“He told you where he was going, he tells you everything,” she let go of Tila’s arm.
“Fine, look,” she leaned in close, her scraggly red-brown hair tickling against Domani’s face, “he’s gone up to the third floor to have a look around.”
“Father said -”
“Yeah, I know what the the Lord said, that’s why Wilham didn’t want anyone to know. Can I go now?”
“Fine yes,” Domani started to leave, but turned back quickly, her curly red hair bouncing, “how did he get up there?”
Tila pointed down the other end of the hall from where Domani had come, “There’s a stair that’s only sort of blocked off, he slipped through there.”
Domani navigated the boxes, ignoring the children who tagged her as she made her way to the far end of the hall. Clear of the boxes, and around a corner, she saw the stair. Like all the stairs leading to the third floor of the keep, this had crates and boards blocking the entryway. The masons had declared the third floor unfit for the time being, too many unstable walls and holes in the exterior. Lord Devray had ordered it blocked until it was safe.
“Father should have known,” Domani said to herself as she squeezed between two boards, considering just how small her little brother really was, “Wilham would take that as a challenge.”
The stairs were in worse shape than the ones that lead from the ground floor to the living quarters on the second floor, and as she ascended the cold grew worse. She pulled her hood back over her hair, thankful she’d not taken off her coat yet.
At the top of the stair she peeked both directions down the hall. No candles had been lit, and the hallway was in deep shadows. The only light was far down the hall, a white glow, and also from that direction, the howl of wind.
“Wilham,” her hushed call seemed to be swallowed up in the shadows.
She straightened and stepped further into the hall, this time raising her voice, “Wilham, are you up here?”
No answer. With one look back to the stairs, she started in the direction of the light. Some of the wooden doors were broken and hanging at odd angles on their frame. The rooms beyond were impossible to see in the darkness. The light came from around a sharp corner, and when she turned she found a long corridor, and at the end of it a hole, half the height of a man through which she could see blowing snow.
“If you’re here Wilham, please say.”
As far as she knew, the third floor extended the whole length of the keep, and Wilham could have gone off in any direction.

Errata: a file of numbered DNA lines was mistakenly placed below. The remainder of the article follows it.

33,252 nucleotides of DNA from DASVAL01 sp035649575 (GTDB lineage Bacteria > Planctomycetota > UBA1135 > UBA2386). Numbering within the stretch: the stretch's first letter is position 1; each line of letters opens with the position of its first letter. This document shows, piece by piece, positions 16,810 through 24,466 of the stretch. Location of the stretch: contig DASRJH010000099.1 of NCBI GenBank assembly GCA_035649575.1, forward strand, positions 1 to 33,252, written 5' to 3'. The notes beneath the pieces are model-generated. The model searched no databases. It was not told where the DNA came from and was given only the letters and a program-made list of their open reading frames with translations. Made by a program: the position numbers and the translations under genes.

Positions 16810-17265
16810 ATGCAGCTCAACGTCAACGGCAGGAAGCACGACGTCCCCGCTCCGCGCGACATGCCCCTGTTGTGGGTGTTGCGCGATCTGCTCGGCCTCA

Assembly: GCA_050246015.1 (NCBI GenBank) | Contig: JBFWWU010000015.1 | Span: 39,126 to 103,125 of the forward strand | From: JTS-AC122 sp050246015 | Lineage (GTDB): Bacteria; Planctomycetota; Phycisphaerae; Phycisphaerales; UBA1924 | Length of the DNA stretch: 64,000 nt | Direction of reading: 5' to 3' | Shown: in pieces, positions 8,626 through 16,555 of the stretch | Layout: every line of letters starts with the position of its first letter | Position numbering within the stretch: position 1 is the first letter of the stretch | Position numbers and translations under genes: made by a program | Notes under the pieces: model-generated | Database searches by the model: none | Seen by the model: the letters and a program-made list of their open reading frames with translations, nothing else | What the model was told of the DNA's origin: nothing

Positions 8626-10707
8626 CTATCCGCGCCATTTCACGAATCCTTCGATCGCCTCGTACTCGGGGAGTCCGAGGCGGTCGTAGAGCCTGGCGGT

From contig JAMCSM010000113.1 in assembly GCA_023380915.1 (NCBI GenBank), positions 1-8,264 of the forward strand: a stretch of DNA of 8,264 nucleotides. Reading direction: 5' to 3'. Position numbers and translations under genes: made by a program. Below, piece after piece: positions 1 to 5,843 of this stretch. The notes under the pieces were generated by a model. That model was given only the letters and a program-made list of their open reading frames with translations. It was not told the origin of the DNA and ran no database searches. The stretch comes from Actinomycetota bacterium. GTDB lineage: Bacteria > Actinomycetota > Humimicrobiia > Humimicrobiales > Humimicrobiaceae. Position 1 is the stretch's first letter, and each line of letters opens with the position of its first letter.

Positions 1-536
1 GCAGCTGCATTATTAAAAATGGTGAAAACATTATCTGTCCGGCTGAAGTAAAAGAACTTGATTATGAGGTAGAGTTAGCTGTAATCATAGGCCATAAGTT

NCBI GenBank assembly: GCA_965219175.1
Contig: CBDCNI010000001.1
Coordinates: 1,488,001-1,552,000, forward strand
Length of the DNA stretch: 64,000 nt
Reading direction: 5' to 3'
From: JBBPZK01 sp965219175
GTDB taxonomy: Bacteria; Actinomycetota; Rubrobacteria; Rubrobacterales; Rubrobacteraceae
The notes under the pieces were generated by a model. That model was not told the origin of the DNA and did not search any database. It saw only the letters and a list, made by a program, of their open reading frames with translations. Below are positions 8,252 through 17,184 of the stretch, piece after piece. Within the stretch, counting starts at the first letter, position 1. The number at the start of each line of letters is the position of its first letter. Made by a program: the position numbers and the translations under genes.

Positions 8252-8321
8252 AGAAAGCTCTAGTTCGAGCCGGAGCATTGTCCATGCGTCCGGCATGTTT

Domani took a deep breath and closed her eyes. Just as Mildon, her tutor, had instructed her, she loosed her mind of the surroundings, and tried to bring her awareness into the still quiet of the Soundless. Of course, Mildon had also instructed her that attempting magical craft - trying to access the Soundless, was dangerous on her own. She was under strict command to only attempt it in the presence of other, more advanced crafters.
This thought was a bump, and small hindrance quickly overcome, as her mind welcomed the Soundless around her. Expansive whiteness surrounded her. The emptiness stretched out into a dizzying distance. The awareness of herself in all of it was only small, a thump, thump, thump of a heartbeat. It beat faster, frightened and excited, and practiced ritual kicked in. There was an exit, a way to leave, to be again a girl standing in a hall, not some formless thing lost in whiteness.
Learning to leave safely had been the first thing Meldon had taught her after showing her how to access this place. It was comforting to think of the exit, and the thump, thump slowed. But before she could slip fully out, she returned her thoughts to the expanse.
With careful, deliberate thought, she made herself aware of the other things that shared this space. “All things intersect the Soundless.” Here, where thoughts existed in literal ways, the memory of Mildon’s words were a dark black form in the air, a shape that spun around her and carried off into the distance. If she followed it, pushed her will at it, they might lead her to the man. Though it was not that simple. They might just as easily lead her to something else entirely or only float randomly away. She did not yet have the skills to give the thoughts here true form, or to push them to obey her as she wanted them to.